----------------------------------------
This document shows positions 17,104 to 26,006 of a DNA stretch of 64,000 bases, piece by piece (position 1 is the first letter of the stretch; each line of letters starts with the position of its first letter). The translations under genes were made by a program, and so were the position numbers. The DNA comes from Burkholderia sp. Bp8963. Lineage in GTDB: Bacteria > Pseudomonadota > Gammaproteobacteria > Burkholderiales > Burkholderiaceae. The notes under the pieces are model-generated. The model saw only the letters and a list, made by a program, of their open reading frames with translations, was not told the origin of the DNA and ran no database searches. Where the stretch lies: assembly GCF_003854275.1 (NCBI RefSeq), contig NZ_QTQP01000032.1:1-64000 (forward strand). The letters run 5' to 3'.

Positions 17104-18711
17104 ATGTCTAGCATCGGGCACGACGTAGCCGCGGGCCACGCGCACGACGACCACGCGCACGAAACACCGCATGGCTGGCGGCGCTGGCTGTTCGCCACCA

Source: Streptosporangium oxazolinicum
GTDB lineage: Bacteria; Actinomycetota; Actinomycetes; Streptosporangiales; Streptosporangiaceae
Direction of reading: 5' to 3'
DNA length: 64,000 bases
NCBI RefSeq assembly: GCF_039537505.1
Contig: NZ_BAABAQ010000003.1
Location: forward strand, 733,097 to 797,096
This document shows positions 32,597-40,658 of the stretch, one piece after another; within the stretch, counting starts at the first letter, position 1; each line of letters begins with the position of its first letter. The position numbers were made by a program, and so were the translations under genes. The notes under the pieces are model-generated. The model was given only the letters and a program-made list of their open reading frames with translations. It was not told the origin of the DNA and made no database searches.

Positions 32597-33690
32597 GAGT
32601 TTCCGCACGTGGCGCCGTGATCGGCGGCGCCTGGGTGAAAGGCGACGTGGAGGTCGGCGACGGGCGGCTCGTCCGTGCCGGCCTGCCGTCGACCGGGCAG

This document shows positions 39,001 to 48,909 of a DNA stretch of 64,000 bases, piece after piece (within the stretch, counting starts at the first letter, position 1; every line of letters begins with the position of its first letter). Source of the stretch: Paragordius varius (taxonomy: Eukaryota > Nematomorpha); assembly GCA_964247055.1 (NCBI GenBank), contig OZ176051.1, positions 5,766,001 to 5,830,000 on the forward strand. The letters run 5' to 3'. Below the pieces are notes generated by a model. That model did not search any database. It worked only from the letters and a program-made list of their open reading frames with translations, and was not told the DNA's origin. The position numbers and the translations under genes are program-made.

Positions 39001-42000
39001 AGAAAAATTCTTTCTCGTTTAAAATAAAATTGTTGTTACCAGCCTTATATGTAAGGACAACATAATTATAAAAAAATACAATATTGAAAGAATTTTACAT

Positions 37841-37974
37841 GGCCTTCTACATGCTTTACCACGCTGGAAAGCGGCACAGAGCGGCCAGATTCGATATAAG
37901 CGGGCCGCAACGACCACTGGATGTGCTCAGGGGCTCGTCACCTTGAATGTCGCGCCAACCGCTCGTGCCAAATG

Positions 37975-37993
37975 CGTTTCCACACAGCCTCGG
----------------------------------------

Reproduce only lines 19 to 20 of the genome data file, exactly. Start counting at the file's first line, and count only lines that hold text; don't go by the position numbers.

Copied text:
37841 GGCCTTCTACATGCTTTACCACGCTGGAAAGCGGCACAGAGCGGCCAGATTCGATATAAG
37901 CGGGCCGCAACGACCACTGGATGTGCTCAGGGGCTCGTCACCTTGAATGTCGCGCCAACCGCTCGTGCCAAATG